Ferry Traditions – Customs and Rituals of Greek Island Travel

Ferry Traditions Customs and Rituals of Greek Island Travel

Many travelers treat the Greek Islands as a monolithic group, hopping from one to another like boutiques in a mall. This can be a mistake: each island has its own character and traditions.

Getting from island to island requires ferry travel. These routes are often busy during holidays and peak season. But with a little planning, your Greek Island odyssey won’t turn into the curse of Odysseus’s Cyclops.

Varkarola Festival on Paxos

Paxos is a small island known for its rugged coastline and crystal clear waters. Although visitor numbers peak in summer, it is a lovely year-round destination, especially in May and November when temperatures are cool enough for a relaxing island retreat.

The highlight of the island’s annual events calendar is Varkarola, which commemorates the miracle of Saint Spyridon who saved the island from a Turkish siege in 1716. A representation of the naval fight is accompanied by fireworks and Corfiot folk dancing.

Away from the festivities, the capital of Lakka is home to the Olive Press Museum where visitors can see an original stone oil press spacing from 1865. The island also has an impressive array of hiking trails that take in the fjords, verdurous forests and picturesque harbor villages.

Paxos is also renowned for its wine and produces some of the most prized in Greece. You can sample the sweet and dark alcoholic beverage at numerous wine bars and restaurants across the island. The Museum of Paxos is also worth a visit and displays items from the island’s ancient past through to modern day.

Kapetania on Serifos

The rugged island of Serifos is not easy to get to know, but once you do you will discover a place of stunning surface beauty and deep reserves of ancient and modern Greek tradition. One of the most fascinating traditions is “Kapetania”, a carnival-like theatrical performance invented on the island and involving locals dressed up as pirate captains mocking authority in the streets of Chora and the villages of the island.

The event is a must for those who wish to experience the Greek way of life and have a taste of authentic culture! The Kapetania is celebrated on the first Monday of Lent, between April 21 and May 23 (Kathari Deftera). In this day, people celebrate by having a traditional dinner with dishes based on fish, like cuttlefish or octopus, or seafood like shellfish and mussels. The food is accompanied by wine and the music and dances of the islands.

On the island of Kea, you can also witness an intriguing tradition called “Kounia”. This custom is celebrated on the last Thursday before Easter Sunday and involves young people climbing on a huge swing that has been erected in the main square of the city and pledging to marry each other. This is a very beautiful custom that gives you the chance to feel the sense of freedom in your body and heart.

Santorini’s Feast of the Asclepius

Many Greek islands hold feasts and events that are both of artistic and religious nature. It is not uncommon for locals to dress in traditional costumes on those days: in western Crete, older men still wear high boots, breeches and black-tasselled kerchiefs; on Karpathos, women have two sets of dresses: a simple everyday one and an elaborately colourful costume for weddings, festivals and other special occasions.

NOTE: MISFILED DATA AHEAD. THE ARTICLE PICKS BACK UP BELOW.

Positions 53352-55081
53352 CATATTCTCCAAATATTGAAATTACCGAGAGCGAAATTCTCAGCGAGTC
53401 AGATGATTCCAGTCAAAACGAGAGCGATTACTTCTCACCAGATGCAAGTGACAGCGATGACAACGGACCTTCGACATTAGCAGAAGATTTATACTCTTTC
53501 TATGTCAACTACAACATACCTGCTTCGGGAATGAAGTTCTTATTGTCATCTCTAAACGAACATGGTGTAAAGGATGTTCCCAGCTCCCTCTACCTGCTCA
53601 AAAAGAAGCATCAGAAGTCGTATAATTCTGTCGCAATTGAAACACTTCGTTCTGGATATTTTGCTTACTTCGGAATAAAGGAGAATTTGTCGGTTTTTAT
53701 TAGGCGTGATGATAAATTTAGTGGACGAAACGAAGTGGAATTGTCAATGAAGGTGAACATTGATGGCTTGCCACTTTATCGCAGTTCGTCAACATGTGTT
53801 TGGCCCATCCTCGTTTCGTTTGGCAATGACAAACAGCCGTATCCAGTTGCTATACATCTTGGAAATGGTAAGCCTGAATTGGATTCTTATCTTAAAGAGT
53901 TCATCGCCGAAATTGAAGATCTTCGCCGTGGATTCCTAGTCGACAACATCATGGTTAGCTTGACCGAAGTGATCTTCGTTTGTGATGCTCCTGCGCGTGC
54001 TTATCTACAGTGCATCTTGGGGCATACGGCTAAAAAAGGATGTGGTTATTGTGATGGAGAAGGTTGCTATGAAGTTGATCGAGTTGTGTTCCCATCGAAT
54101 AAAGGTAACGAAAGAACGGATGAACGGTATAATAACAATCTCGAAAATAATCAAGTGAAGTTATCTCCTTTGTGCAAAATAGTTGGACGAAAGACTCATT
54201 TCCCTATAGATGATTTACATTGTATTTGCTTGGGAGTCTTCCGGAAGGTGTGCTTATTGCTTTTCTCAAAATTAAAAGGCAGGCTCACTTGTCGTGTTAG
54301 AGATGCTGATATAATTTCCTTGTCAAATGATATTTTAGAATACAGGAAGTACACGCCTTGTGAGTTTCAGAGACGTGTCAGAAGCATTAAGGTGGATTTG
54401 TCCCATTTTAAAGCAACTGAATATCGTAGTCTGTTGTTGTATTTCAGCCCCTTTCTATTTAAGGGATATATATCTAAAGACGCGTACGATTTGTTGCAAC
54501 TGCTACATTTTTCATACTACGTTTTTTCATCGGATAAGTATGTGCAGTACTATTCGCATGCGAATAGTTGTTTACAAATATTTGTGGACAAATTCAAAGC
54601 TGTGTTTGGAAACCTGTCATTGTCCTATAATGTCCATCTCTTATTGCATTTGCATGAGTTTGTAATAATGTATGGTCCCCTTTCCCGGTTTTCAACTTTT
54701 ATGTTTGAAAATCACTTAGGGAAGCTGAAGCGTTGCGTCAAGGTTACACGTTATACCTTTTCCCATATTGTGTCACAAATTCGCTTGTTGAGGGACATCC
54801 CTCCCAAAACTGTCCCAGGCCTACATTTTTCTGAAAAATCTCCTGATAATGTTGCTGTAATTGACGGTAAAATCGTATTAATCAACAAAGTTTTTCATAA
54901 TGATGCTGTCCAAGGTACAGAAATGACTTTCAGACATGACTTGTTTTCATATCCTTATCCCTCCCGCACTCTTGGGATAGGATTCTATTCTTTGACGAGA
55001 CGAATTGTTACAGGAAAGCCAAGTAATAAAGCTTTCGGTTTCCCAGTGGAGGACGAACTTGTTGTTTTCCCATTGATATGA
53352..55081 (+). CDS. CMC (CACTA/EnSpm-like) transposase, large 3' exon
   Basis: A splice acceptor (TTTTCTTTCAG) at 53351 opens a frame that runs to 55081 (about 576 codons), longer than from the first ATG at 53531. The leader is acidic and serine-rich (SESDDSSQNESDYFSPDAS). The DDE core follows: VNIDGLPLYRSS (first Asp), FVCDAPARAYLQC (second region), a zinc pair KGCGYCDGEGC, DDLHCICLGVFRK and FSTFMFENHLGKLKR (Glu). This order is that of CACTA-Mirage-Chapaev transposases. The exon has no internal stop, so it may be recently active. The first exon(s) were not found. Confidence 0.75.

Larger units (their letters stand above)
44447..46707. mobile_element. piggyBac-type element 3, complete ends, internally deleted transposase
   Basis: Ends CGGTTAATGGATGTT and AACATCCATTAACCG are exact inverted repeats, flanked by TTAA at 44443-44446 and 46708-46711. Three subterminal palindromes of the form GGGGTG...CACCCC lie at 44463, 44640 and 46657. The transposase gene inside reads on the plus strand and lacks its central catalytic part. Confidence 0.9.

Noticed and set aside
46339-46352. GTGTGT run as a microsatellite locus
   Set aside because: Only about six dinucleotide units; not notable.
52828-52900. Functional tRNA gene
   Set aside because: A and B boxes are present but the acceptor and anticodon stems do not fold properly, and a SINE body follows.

The Feast of the Asclepius (Kleidonas) on the island of Santorini is a good example. It starts on the first day of May, when locals create flower wreaths and celebrate spring’s rebirth. A few days later, on Ohi Day, a public holiday commemorating the day Dictator Ioannis Metaxas refused to allow Italian troops to invade Greece during World War II, people put the Greek flag on their balconies and fly kites in the skies.

Then on the 15th of August, Santorini’s church of Pyrgos is adorned with basil-filled pots and ‘tomatokeftedes’ (tomato balls), which are stolen from the yards and window-sills of locals by young boys to decorate the church for its feast. Music and white wine are served, and a gift lottery is held. It is also a chance for unmarried girls to find out who their future husband will be! Six of the country’s customs and rites have been included in UNESCO’s National List of Intangible Cultural Heritage.

Cyclades’ New Year’s Eve

With the holiday season in full swing, many of Greece’s one-of-a-kind customs are being practiced with much excitement. In addition to champagne, music and sparkles, Greek New Year’s Eve comes with special traditions that offer the promise of a prosperous beginning.

As with Christmas, most Greek islands decorate a variety of unique items on their streets. Among these are colorful “karavakia,” which look like shining vows to St. Nicholas, the protector of all sea men. These decorations are an indication of the strong ties Greeks have to their sea.

A popular practice throughout the country is to adorn homes with bay leaves – symbols of good health, fertility, nutrition, wisdom, strength and peace – that are hung above doorways for protection against evil spirits. Moreover, people believe that if the wind blows from the north on New Year’s Day, it is a sign of prosperity. And if a pigeon lands in your yard, it is a sign of good luck.

If you would rather skip the crowded beaches and parties, a winter escapade to the Cyclades could be perfect for you! Experience these magical island customs and enjoy the unique charm of a Greece that is still untouched by time. Find your ferry tickets and travel to discover the priceless treasures of this magnificent country – one destination at a time.